More Observations and Lamentations on the Way We Are Now

Are you enjoying your New American Century?

You may as well enjoy it.  It is all you are getting instead of your “peace dividend.”

Justice Ginsberg has recently invoked the laws of some foreign states in justification of her Supreme Court decisions.  The Founding Fathers and subsequent generations would have found this impeachable and treasonous.  We are supposed to be governed by a Constitution approved by the people—of the United States.

The same can be said of Georgie Bush’s obeisance to a foreign government in trying to prevent a State’s execution of a Mexican murderer.

It is now commonplace for the American media to state that a criminal released on a procedural technicality is innocent, even if guilt is well-established.

People are rightly incensed at the police state methods used to “protect” the recent Republican convention in Minneapolis.  But nobody minded a few years back when the paratroopers were hitting citizens of Little Rock in their own yards with rifle-butts and U.S. marshals were detaining and brutalising nonviolent male and female students at Ole Miss. After all, they were just Southerners.  And it was in the interest of Equality.

Some people  are rightly complaining of the falseness and impiety of our war-mongering clergy of today.  There is nothing new about this either.  Have you never heard “The Battle Hymn of the Republic”?  You probably have heard it but not thought about the words.  You have probably not read the numerous sermons of 19th century Massachusetts clergymen who preached the righteous duty of exterminating their Southern fellow citizens.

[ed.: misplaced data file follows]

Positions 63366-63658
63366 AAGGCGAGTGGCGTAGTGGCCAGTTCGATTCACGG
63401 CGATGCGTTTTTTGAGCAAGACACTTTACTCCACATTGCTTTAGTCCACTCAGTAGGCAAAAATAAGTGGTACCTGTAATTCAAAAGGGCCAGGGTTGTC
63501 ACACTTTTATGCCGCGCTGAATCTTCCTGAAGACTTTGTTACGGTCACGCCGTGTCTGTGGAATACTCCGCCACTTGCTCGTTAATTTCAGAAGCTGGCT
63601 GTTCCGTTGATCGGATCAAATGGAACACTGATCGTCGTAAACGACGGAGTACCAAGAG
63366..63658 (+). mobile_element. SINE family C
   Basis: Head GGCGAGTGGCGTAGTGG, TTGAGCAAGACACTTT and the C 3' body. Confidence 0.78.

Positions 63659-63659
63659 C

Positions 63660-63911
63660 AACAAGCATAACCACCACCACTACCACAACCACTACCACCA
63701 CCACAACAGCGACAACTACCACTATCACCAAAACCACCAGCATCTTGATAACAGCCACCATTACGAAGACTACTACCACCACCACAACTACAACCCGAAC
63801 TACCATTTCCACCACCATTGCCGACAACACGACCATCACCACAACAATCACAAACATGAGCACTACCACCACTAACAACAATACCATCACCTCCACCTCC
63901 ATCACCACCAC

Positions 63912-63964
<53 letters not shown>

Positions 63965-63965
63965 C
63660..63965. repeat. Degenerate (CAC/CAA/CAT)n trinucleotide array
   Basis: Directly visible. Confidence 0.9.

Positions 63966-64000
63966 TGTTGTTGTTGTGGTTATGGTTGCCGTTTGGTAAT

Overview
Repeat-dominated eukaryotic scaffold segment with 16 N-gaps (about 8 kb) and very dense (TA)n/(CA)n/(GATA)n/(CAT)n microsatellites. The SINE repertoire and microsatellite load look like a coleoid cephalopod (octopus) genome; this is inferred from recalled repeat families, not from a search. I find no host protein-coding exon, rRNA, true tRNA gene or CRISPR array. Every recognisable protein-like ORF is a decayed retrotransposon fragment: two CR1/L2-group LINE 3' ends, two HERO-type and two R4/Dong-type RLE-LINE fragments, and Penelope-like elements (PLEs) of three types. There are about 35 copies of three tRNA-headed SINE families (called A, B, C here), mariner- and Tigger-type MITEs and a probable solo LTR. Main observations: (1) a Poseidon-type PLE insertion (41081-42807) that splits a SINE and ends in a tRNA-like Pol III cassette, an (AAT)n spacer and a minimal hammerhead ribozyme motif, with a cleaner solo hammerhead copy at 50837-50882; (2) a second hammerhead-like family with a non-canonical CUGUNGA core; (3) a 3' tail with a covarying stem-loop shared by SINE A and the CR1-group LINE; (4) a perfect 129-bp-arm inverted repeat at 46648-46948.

Call me simple, but wouldn’t it be better if Americans spent more time and effort making things and less effort watching the putative value of pieces of paper go up and down?

Call me even simpler, but I can’t understand how people can lose wealth when the stock market goes down, when the wealth never really existed in the first place.

I suppose I do understand why people are obsessed with the stock market.  First, it is intrinsic to the American national character to believe that the stock market will always go up and never come down.  Second, it is a lot easier than working.  In another context it is called gambling.

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